The Australian understands Malcolm Turnbull has ordered the opposition's education spokesman, Chris Pyne, to examine vouchers as part of Coalition policy. Mr Pyne was unavailable for comment yesterday, but the Opposition Leader has backed a voucher system in the past.

Mr Turnbull clashed with then education minister Brendan Nelson in 2002 as chairman of the Liberal Party's think tank, the Menzies Research Centre, when he supported a paper produced by the centre suggesting a similar voucher system. "This is core Liberal stuff," Mr Turnbull said at the time. "A lot of the themes in this report are absolutely core Liberal Party educational philosophy -- issues of greater accountability, more autonomy, divulging more control to schools and communities." The co-author of that paper, John Roskam, is now executive director of the IPA and a Turnbull confidant.

A voucher system provides parents with government funds to spend at the school of their choice. "By separating government financing of education from the operation of schools, vouchers can help break down monopoly control over school services delivery and promote competition between government and non-government schools," the IPA report says.

"As has been increasingly understood by both sides of the political fence, vouchers represent a powerful tool to tackle educational disadvantage. This is because parents of children with special education needs, or from low-income families, are financially empowered to take their children out of failing schools and into high-quality educational institutions."

The report lists options ranging from a universal system to vouchers for students with special needs. "The cost of a universal voucher can be prohibitively expensive," the report's author, IPA research fellow Julie Novak, told The Australian. "If you want to tackle education disadvantage, which is what Education Minister Julia Gillard is keen to do, you may want to bundle up a disability-targeted voucher with an indigenous-targeted voucher. "That would be less expensive than a universal voucher, but has the added benefit that it tackles education disadvantage so students in those groups have the potential to attend high-quality, high-achievement schools."

Ms Novak said bundles of targeted vouchers would "have the most realistic policy potential in Australia." She said this approach would be an effective trial for a broader voucher scheme. Ms Novak acknowledged the proposal would be controversial. "A voucher system threatens the entrenched positions of education unions as government schools in particular have to become more innovative and compete," she said. "It's good for parents, great for students but you can understand why there might be some reluctance among some of the entrenched interests," she claimed.

The report says voucher systems are being pursued in 30 countries around the world, from the US through to developing nations such as Colombia.


Queensland police set their usual "good" example

Too many of them are just goons

A QUEENSLAND police officer has become the eighth officer charged with drink-driving this year and the first to face new disciplinary measures. He is the eighth police officer caught drink-driving this year, but the first to be charged since police commissioner Bob Atkinson introduced a new regime of discipline for officers caught driving under the influence, including possible dismissal.

The off-duty policeman with about three years service was charged with drink driving in his private vehicle on Sunday morning. The constable from Maroochydore Police Station was arrested on the Sunshine Coast Motorway at Marcoola about 1.15am. He will appear in the Maroochydore Magistrate's Court on August 3. The officer is to be served with paperwork on Sunday standing him down from operational duties, the Queensland Police service said in a statement.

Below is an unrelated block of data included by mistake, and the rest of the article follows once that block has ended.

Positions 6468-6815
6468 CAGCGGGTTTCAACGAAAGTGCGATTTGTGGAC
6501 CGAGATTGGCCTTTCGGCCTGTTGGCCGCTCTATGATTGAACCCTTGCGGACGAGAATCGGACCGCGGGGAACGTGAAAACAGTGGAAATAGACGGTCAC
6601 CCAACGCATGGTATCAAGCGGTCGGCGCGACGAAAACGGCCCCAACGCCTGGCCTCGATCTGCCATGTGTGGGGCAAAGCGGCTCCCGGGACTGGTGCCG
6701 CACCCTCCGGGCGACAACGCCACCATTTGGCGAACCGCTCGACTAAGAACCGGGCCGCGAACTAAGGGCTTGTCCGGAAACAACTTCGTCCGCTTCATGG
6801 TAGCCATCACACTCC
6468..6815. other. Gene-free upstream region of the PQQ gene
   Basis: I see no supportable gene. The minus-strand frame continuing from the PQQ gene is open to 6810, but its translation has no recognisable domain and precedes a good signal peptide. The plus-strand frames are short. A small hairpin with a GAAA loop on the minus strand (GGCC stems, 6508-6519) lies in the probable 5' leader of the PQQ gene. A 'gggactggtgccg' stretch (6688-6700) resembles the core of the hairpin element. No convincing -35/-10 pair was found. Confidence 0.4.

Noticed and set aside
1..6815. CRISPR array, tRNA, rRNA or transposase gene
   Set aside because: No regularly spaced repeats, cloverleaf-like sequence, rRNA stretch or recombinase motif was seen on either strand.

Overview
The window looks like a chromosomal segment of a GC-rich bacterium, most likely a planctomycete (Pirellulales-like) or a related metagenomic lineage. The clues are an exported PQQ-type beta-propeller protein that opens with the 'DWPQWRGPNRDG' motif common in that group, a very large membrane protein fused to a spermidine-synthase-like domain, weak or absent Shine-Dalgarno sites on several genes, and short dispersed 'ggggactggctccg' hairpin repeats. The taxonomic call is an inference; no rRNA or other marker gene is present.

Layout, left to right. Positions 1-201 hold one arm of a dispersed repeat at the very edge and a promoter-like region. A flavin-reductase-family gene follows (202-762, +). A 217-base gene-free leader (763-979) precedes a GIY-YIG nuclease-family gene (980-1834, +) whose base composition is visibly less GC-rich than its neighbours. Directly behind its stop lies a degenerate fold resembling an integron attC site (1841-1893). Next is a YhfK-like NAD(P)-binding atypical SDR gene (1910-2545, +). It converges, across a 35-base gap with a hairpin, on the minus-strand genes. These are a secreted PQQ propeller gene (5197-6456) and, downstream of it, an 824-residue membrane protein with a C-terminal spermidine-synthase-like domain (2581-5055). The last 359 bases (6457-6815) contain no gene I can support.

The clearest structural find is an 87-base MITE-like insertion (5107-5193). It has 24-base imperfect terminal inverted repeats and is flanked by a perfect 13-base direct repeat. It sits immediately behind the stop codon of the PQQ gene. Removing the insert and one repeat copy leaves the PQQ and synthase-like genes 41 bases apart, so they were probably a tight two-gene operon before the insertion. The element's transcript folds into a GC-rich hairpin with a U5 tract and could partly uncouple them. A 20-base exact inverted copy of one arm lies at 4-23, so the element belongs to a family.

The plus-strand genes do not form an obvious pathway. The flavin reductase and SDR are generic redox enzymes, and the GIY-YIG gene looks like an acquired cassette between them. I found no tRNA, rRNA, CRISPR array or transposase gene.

On June 24 Mr Atkinson announced a crackdown on officers caught driving under the influence would begin from July 1. He said officers who drink and drive will face a pay cut and possibly dismissal if the circumstances of the offence are considered serious enough.

At the time the police union threatened legal action if the tough new penalties are considered too severe.


Giving schoolkids government laptops may send standards backwards

Getting a kid a laptop may lead to them goofing off more with games etc. rather than doing their homework

THE centrepiece of the Federal Government's so-called education revolution may be worse than useless, a visiting American researcher says. Before the 2007 election Kevin Rudd vowed to spend $2.3 billion rewarding parents who installed or bought home computers. He later said his decisions would be evidence based.

Jacob Vigdor, of Duke University, North Carolina, has conducted what is probably the world's biggest study on the effect on maths and reading scores of gaining a home computer. He finds "statistically significant" evidence that it sends them backwards. "Children in homes with computers tend to do better than those in homes without - there's no doubt about that," Professor Vigdor told the Herald. "But there could be other reasons. Those homes also have a lot of other things other homes don't have, and often have more educated parents."

He examined the performance of students before and after their home gained a computer. This meant examining students from less well-off homes. The better-off ones already had computers. But Professor Vigdor told a seminar at Australian National University he did not think this was an important limitation.

Professor Vigdor found that acquiring a computer at home made end-of-year results for year 3 to year 8 students in North Carolina "significantly worse" in reading and maths. These results were spread over five years. "The bad effects fade somewhat over time, but even after five years they are still negative. I am not saying go out and burn all the computers.

"If you want to buy junior a computer with your own dollars, that's fine … but it's another thing when we talk about spending public dollars."